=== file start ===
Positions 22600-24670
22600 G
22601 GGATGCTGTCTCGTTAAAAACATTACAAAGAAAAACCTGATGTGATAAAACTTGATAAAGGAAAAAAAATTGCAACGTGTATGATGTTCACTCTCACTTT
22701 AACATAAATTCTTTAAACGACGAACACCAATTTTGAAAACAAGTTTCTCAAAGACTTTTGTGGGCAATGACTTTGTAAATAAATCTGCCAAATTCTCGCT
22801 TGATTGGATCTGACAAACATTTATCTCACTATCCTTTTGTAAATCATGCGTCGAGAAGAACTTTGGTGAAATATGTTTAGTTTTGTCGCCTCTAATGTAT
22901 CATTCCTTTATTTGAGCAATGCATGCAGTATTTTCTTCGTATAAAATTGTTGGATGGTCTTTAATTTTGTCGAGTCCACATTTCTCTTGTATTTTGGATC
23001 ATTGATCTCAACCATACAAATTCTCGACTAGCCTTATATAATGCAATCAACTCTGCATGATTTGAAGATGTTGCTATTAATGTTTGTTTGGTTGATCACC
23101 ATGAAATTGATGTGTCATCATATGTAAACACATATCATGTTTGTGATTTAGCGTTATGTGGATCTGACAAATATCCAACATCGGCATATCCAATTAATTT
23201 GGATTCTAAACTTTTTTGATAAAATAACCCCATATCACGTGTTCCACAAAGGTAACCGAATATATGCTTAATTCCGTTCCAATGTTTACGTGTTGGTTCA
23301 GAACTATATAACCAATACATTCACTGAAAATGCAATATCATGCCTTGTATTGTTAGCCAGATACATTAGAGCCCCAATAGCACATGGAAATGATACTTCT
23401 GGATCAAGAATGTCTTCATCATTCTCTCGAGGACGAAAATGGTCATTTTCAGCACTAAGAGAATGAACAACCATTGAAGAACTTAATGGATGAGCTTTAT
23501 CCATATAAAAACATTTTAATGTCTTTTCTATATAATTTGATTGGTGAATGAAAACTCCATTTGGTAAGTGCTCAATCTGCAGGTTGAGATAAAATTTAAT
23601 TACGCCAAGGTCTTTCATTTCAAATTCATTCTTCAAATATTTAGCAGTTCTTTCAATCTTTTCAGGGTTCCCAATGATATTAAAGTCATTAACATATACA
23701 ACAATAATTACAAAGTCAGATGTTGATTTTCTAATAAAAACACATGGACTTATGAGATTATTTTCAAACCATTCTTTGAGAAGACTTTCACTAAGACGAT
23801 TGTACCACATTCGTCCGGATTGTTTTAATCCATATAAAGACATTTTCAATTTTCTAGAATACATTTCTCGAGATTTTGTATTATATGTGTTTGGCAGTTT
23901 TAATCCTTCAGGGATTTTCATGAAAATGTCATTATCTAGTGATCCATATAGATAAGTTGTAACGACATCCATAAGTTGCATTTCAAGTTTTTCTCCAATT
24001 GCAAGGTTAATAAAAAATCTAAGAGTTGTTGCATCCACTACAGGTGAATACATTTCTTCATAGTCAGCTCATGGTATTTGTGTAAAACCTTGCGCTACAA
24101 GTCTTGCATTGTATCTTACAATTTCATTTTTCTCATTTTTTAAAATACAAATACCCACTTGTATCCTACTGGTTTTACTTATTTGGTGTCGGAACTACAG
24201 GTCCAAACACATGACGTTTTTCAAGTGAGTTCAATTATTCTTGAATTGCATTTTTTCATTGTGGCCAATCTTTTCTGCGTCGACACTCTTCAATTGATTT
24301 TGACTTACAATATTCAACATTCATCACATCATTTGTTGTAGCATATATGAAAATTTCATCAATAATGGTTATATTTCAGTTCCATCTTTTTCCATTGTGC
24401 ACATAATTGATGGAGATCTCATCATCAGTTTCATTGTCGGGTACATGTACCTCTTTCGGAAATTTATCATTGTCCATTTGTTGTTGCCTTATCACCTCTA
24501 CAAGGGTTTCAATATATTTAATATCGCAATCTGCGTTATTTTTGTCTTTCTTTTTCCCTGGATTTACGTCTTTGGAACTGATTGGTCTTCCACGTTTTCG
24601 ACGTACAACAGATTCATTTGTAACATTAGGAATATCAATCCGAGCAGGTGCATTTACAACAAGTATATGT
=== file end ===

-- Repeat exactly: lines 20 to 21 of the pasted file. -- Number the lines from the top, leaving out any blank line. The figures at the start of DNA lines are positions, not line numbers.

24301 TGACTTACAATATTCAACATTCATCACATCATTTGTTGTAGCATATATGAAAATTTCATCAATAATGGTTATATTTCAGTTCCATCTTTTTCCATTGTGC
24401 ACATAATTGATGGAGATCTCATCATCAGTTTCATTGTCGGGTACATGTACCTCTTTCGGAAATTTATCATTGTCCATTTGTTGTTGCCTTATCACCTCTA